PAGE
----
South Africa made a diabolical start to their five-match ODI series against Sri Lanka. The Proteas were hammered by 180 runs in the first game. Kumar Sangakkara led Sri Lanka's charge with a thrilling 169 off 137 balls.
The Proteas were without the services of Hashim Amla, Lonwabo Tsotsobe and Dale Steyn, but that should be no excuse for their massive loss.
AB de Villiers was quite up front at the post-match, saying that there aren't many positives to take from the game, but one is that they can't get worse than this.
We pick the winners and losers from the first One-day International. Add yours in the comments.
While the short ball can be effective in the shorter format of the game, it did precious little for South Africa. They persisted with the delivery, but Sri Lanka's players picked the ball well and duly dispatched it.
The Proteas' lines and lengths were all jumbled up. If the short ball was touted as their weapon for the series, they will have to go back to the drawing board and rethink their strategy.
Even when bowlers saw their teammates get carted all over the park after bowling a short ball, they bowled them too.
Kumar Sangakkara is having a brilliant year with the bat. His knock of 169, his highest score in one-day cricket, made him the second-highest runscorer in ODIs for 2013 thus far.
He averages 75.55 in the format this year. His knock was the highest score in an ODI by a Sri Lankan in Sri Lanka. The previous best was Aravinda de Silva's 145 at Asgiriya during the 1996 World Cup against Kenya.
As poor as SA's bowling was, one cannot take away from how superb the former Sri Lankan skipper was. When it's your day, it's your day and you take full advantage of it.
Chris Morris is a crafty bowler, but he had an absolute nightmare time out in Colombo on Saturday. He conceded 80 runs in nine overs, including six wides.
The Highveld Lions player simply couldn't get his lines and lengths right, and when he did, he was hit all over the place by Kumar Sangakkara anyway.
He'll have to bounce back quickly, though. Lonwabo Tsotsobe's fitness is still in doubt and he has to take the responsibility of leading the attack alongside Morne Morkel. The subcontinent can be unforgiving, but the bowlers seemed to have no plans on how to think batsmen out on Saturday.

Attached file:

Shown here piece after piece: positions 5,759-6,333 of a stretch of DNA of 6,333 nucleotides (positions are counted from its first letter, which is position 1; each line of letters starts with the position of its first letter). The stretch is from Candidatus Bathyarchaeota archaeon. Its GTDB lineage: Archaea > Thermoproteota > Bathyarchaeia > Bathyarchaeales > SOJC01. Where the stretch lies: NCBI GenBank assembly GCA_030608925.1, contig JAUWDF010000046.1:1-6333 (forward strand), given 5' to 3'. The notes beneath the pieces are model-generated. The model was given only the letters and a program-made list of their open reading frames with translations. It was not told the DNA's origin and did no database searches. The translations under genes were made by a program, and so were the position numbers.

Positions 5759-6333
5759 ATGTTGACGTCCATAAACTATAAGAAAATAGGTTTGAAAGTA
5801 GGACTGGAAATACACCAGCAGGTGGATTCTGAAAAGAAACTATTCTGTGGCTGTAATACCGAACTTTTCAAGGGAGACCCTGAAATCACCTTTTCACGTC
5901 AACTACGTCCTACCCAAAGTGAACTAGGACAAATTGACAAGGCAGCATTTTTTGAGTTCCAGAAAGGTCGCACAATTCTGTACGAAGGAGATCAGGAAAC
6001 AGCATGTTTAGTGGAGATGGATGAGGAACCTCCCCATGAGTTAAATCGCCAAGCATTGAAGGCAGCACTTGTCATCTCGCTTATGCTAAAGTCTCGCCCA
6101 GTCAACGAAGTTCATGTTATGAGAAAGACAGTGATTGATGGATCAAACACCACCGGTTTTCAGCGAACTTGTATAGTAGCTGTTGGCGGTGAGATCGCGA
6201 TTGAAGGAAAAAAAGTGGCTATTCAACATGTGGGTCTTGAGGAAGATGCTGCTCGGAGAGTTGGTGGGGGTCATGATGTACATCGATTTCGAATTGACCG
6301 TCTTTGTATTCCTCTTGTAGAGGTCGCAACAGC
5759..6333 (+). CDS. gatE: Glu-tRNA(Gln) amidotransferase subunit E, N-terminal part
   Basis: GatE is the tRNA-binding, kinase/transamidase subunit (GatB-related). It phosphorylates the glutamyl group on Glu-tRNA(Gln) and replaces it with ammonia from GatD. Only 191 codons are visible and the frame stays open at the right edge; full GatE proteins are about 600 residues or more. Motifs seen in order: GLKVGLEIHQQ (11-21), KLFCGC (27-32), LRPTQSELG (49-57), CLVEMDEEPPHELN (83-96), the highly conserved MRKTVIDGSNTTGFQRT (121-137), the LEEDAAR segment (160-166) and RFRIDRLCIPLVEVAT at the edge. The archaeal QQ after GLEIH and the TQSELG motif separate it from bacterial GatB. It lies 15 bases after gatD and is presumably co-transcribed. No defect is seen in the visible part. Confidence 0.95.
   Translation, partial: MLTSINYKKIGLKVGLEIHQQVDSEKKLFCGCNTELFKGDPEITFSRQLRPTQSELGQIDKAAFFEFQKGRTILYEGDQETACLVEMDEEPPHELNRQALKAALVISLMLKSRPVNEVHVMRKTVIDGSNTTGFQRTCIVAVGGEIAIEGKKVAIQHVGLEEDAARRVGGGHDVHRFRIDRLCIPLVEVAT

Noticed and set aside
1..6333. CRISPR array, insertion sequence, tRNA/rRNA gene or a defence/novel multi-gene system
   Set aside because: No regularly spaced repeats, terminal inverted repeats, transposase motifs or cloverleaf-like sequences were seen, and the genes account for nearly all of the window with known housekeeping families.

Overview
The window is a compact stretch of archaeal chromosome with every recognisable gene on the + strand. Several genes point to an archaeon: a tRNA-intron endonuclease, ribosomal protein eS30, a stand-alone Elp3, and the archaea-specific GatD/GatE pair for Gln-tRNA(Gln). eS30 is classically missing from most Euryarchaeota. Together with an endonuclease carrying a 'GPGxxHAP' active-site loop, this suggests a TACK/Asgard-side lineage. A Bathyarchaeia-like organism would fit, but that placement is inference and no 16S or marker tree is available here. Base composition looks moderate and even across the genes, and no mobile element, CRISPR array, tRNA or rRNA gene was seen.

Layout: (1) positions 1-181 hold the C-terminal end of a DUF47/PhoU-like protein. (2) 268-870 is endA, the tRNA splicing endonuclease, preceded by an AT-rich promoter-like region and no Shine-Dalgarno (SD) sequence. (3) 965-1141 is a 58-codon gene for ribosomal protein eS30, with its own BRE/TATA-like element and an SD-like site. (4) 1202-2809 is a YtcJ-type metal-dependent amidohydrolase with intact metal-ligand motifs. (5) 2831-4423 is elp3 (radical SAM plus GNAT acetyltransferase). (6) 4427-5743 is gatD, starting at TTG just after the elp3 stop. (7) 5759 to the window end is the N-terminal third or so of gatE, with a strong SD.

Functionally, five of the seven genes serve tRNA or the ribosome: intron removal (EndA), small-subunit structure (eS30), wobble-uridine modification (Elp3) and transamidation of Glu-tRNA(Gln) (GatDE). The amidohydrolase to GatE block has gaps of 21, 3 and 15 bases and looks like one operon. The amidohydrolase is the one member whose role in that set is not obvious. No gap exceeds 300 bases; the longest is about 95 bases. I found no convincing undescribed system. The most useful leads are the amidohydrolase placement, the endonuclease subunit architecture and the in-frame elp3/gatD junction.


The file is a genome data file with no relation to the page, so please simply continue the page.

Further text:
After Murali's retirement, so many spinners have had to live in his shadow. Rangana Herath is a crafty spinner and a cunning player who often goes unnoticed.
He ended with three wickets to his name, thanks mostly to South Africa's ineptitude. Still, his worth should not be underestimated. He kept things tight, conceding just 25 runs. That's exactly what's needed when the pressure is on the batting side.
By keeping the run rate low, Herath ensured the pressure would build and South Africa would eventually make mistakes all by themselves.
Not only did Perera hit a quickfire 16 off just 13 balls towards the end of Sri Lanka's innings, he also took three wickets.
As an all-rounder, Perera does the job perfectly for Sri Lanka. He can float up and down the order and hit a few extra runs whenever they are needed. He even hits them when they're not needed.
He's handy with the ball too, and his slower delivery has foxed many a batsman. His contribution on Saturday was a fine effort and while Kumar Sangakkara remains the ultimate winner—Perera did well.
Collin Ingram probably didn't expect to play on Saturday. Alviro Petersen assumed the opening role in the warm-up match, relegating Ingram to the sidelines. Low on match practice, he had to open the batting in place of Hashim Amla.
Amla was out with an injury and Ingram had to make his time out in the middle county. He couldn't do that, though, and was bowled for a first-ball duck.
That might hurt his chances at the top of the order and South Africa might opt for the prowess of Quinton de Kock should Amla not recover from his injury in time.